We had the most wonderful yiayia (grandmother) you could imagine. She was sweet and fun, and was always ready to give family, friends, and strangers a hug and a smile…and bread. Yiayia made this amazing bread, by hand, every week. Yiayia’s bread was on our table at every meal and while it always tasted good, to eat it fresh out of the oven was complete joy. Our mother and aunt still make this bread a couple of times a month, and took the time to teach us the recipe, but to us this will always be yiayia’s bread. She was a special lady, and this is her famous bread.
Combine yeast and 2 cups warm water and set aside to allow yeast to activate.
Sift white and wheat flour into a large bowl to aerate the flour. After you sift the wheat flour there may be larger wheat husks left behind in the sifter. Add those into the bowl, too. Add salt and combine with your hands.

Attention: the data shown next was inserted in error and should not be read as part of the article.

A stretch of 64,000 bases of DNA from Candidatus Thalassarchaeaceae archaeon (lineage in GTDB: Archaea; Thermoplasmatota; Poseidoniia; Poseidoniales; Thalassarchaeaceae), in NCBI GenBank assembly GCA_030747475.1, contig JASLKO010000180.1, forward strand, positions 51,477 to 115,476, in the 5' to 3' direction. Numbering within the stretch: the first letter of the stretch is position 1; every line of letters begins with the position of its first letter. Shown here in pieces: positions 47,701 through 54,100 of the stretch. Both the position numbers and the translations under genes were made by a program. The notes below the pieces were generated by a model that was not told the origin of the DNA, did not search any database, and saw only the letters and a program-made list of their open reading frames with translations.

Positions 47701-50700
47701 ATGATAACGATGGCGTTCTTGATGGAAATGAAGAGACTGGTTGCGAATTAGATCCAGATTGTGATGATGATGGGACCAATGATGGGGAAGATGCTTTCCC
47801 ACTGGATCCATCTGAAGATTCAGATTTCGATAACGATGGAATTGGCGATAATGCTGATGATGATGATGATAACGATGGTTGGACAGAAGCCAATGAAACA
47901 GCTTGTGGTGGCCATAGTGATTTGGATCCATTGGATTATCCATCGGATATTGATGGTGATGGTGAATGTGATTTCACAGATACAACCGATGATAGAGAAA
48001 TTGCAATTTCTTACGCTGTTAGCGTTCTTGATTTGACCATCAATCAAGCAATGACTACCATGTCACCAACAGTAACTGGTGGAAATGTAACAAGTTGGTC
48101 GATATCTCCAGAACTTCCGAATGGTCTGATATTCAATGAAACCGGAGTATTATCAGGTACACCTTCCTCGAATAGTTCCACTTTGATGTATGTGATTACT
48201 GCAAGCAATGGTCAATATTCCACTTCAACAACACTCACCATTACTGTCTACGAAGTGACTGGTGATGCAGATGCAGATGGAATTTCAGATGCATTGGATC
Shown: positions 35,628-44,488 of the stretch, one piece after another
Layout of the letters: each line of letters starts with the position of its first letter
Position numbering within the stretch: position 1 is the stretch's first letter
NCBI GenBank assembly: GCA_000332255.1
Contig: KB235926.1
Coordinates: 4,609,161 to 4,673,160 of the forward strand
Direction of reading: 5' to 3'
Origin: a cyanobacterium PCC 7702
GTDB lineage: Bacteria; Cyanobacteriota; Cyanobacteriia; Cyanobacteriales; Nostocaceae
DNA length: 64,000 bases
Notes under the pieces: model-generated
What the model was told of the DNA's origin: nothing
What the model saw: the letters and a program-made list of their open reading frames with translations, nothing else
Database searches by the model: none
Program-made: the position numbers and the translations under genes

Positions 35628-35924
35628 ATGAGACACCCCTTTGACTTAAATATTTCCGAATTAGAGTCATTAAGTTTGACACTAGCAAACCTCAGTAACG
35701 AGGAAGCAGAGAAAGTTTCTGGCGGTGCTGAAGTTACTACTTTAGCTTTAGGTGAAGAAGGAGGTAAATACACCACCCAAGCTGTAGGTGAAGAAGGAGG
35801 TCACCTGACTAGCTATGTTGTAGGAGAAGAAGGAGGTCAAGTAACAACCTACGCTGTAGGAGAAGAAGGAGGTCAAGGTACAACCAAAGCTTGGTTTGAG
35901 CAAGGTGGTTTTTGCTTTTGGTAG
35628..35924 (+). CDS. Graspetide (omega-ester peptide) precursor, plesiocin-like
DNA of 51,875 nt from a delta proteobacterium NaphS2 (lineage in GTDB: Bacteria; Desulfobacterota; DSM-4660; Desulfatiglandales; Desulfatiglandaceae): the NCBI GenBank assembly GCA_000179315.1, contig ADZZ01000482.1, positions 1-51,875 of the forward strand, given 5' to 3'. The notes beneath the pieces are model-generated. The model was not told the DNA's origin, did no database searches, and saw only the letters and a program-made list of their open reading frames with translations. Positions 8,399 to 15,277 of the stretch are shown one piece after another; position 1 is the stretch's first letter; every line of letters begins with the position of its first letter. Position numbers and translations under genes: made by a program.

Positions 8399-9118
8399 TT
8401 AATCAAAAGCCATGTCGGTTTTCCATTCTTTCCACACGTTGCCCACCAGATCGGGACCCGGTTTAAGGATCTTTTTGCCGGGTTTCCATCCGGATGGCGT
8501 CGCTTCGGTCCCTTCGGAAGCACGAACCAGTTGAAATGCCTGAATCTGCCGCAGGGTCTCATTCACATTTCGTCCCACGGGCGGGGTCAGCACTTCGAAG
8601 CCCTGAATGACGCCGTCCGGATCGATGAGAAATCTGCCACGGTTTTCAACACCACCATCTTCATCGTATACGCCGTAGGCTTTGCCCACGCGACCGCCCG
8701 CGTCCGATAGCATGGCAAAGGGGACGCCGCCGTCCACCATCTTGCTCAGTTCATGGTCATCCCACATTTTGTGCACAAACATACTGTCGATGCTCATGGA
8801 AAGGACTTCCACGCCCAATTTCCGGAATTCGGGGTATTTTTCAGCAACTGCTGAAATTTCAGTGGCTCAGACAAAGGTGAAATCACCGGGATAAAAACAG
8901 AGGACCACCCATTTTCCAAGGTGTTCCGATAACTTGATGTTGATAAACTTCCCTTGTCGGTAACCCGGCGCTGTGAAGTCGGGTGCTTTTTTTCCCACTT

Make a well in the center and add oil. Stir reserved yeast and water to combine and add to the well.
Knead the dough until it is sticky and tough and pulls away from the bowl. Fill a large bowl with 3-4 cups of warm water. Wet your hands in the warm water and continue to knead the dough, repeating this process (wet hands, knead) until the dough has softened up a bit, the sides of the bowl are clean, and excess water has been absorbed.
Cover the bowl with plastic wrap and blankets to keep warm and let the dough rise for 2 hours, or until the dough has doubled in size and springs back when you press on it.
Knead dough again (about 5 or 10 punches), re-cover with plastic and blankets, and let it rest about 30 minutes or until it puffs back up to double original size.
Shape into free form loaves or use oiled loaf pans. Use a knife to poke a few holes in the top of each loaf before placing them in the oven.
Bake at 350 degrees for about 1 hour or until the bread is golden brown and makes a hollow sound when you knock on it. Let cool for at least 30 minutes. Slice. Devour.
Bread (makes 5-6 loaves of bread)